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Data centres have witnessed an upsurge of end-users during the pandemic from different segments, including e-commerce, online banking, entertainment, education and OTT. (istockphoto)
Data centres have witnessed an upsurge of end-users during the pandemic from different segments, including e-commerce, online banking, entertainment, education and OTT. (istockphoto)

Data centres hold promise for commercial realty demand to bounce back in 2021

  • Data centres now serve a wider role owing to the rise of smart devices coupled with high data consumption in India
  • Data centre investments can deliver an annual rental yield of 10-14% for developers, suggest estimates by consultants

MUMBAI: India’s data centre business is expected to see an explosion of demand, come 2021, according to several real estate consultants. The metro cities of Mumbai, Chennai, and Hyderabad are expected to host this surge in commercial real estate demand needed to power the information highways in these cities.

“The rise in usage of smart devices, coupled with increasing amounts of data consumption post Covid-19, has led to a surge in data storage and processing requirements in India, which has further widened the role of data centres," Anshuman Magazine, chairman and chief executive office—India, South East Asia, Middle East & Africa, CBRE, said. “We believe that occupier demand for data storage is likely to increase in the coming quarters, with the country’s data centre capacity expected to cross 600 MW during 2020-21. Supply addition in the coming years is expected to be dominated by the cities of Mumbai, Chennai, Hyderabad and Delhi-NCR."

Originally seen as a segment of commercial real estate where the primary activity was to build and lease buildings to corporates to store their data, the pandemic has seen an upsurge of end-users from different segments, including e-commerce, online banking, entertainment, education and OTT (over the top digital entertainment). For developers, the investment in the segment can deliver an annual rental yield of 10-14%, according to estimates by consultants. Sify, NTT, Adani and Bharti Airtel are already building projects or have announced investments in the sector. In July, the Hiranandani group inaugurated India’s largest data center building Yotta NM1 at Navi Mumbai. The group’s Yotta Infrastructure will be investing over $2 billion in the next seven years in building self-sustaining hyperscale data centre parks in Navi Mumbai, Chennai and Delhi, Darshan Hiranandani of the eponymous real estate group said.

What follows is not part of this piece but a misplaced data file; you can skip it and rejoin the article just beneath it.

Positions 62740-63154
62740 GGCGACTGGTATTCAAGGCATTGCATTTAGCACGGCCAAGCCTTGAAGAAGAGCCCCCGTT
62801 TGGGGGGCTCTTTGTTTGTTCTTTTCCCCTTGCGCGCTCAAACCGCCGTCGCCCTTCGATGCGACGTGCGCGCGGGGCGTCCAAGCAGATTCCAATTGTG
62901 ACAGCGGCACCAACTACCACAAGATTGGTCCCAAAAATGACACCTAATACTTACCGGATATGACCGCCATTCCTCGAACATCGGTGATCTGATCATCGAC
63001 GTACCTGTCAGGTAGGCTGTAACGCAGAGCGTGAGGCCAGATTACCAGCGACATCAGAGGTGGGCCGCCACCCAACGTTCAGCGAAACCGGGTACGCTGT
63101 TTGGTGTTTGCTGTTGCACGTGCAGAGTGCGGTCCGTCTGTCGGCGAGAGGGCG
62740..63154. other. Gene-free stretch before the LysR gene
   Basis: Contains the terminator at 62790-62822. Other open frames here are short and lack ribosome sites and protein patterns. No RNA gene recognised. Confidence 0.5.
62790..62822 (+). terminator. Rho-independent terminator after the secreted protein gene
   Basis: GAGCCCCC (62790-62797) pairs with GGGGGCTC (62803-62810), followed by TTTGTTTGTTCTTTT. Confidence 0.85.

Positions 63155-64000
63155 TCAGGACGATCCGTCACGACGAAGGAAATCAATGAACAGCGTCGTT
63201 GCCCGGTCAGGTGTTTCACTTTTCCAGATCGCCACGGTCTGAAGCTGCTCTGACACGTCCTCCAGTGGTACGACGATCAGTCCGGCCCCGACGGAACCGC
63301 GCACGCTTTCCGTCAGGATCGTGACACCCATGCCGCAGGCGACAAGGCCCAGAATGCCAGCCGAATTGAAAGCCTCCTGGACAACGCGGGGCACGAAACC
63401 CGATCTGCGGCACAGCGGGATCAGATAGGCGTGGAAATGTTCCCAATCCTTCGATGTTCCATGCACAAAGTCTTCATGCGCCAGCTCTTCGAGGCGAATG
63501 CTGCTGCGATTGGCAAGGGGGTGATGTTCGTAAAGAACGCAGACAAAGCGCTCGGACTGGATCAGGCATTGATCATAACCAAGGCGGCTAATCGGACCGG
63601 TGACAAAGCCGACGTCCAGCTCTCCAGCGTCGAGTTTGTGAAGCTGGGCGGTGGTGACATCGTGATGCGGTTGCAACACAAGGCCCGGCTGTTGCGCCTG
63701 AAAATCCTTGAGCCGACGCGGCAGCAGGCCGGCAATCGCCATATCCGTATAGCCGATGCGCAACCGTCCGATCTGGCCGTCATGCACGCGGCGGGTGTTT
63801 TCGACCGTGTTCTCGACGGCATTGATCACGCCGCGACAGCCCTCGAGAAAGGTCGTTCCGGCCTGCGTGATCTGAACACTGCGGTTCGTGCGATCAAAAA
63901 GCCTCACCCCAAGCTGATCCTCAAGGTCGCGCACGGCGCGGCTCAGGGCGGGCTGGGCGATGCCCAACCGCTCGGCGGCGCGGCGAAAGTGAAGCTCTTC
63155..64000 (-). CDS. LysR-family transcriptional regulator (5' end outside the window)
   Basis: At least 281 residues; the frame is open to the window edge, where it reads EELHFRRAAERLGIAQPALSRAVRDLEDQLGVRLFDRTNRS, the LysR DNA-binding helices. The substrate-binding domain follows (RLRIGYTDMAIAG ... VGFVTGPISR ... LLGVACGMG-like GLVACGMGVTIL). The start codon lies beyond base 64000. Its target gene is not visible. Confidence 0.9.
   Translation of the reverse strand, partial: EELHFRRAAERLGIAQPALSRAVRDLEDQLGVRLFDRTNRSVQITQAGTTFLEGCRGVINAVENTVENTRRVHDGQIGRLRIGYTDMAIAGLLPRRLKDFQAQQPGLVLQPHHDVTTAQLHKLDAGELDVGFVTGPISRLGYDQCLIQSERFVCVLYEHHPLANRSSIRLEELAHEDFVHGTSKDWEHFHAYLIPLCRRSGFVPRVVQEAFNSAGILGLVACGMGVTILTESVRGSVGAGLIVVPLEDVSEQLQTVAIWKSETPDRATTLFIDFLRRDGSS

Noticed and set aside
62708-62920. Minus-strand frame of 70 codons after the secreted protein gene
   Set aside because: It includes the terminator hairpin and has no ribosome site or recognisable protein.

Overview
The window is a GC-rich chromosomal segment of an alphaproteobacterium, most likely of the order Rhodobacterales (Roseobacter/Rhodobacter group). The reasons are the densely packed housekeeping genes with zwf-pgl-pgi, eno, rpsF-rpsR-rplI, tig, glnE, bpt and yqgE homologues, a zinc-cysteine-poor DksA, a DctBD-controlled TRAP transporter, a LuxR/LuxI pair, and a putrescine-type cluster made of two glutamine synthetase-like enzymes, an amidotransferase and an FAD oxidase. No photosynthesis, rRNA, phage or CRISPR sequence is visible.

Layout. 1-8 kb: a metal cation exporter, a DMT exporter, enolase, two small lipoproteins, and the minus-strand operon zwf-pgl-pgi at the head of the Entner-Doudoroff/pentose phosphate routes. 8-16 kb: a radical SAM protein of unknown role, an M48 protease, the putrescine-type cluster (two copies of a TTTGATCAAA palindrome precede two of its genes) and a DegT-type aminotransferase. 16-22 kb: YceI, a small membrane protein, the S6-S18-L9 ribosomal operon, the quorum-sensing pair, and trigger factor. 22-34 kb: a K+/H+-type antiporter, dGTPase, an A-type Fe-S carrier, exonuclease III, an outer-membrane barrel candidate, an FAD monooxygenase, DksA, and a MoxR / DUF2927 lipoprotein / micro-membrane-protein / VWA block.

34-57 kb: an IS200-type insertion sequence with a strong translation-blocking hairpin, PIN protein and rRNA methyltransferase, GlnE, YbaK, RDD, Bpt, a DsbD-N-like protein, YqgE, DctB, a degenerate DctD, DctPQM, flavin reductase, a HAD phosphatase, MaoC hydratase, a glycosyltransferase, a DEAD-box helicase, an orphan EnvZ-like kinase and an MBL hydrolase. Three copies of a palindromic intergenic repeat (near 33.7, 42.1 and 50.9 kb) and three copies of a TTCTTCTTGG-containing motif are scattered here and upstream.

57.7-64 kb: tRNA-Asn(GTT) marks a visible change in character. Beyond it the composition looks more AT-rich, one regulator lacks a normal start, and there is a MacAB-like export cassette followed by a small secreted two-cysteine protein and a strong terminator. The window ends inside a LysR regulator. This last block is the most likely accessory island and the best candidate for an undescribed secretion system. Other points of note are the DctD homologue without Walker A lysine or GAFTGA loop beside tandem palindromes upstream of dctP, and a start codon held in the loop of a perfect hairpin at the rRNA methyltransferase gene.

As per industry estimates, the data centre outsourcing market in India is worth more than $2 billion and is projected to grow at 25% CAGR to reach $5 billion by FY 2023-24.

Data centres house computing infrastructure like servers, routers, switches, and firewalls, apart from supporting paraphernalia like backup equipment, fire suppression facilities and air conditioning. With power being the single biggest cost factor in running a data center, developers are seeking environment-friendly sources that can be built into the project blueprint. The Yotta project, for instance, will initially depend on renewables and gas-based combined heat and power generation. I will eventually migrate to run completely on renewable, whether offsite through solar and wind coupled with on-site hydrogen-based co-generation and fuel cells in the future.

Shobhit Agarwal, managing director and chief executive officer, Anarock Capital, said that while currently data centres in the top eight cities occupy 7.5 million sq. ft. space, an additional 10 million sq. ft. space is likely to be added over the next 2-3 years. “Immediately after India went into a lockdown mode due to Covid-19, there was a 25-35% increase in data centre capacity usage as companies began to overhaul their digital infrastructure to deal with the new work environment."

“The pandemic has been a massive catalyst for digital adoption across the spectrum," says Agarwal. “Work-from-home compulsions, online education, video-based medical consultations, a huge increase in ecommerce and business-related video conferencing and webinars are increasing the demand for data centres. Furthermore, the government’s move to make data localization mandatory ensures a promising future for data centres in the country."

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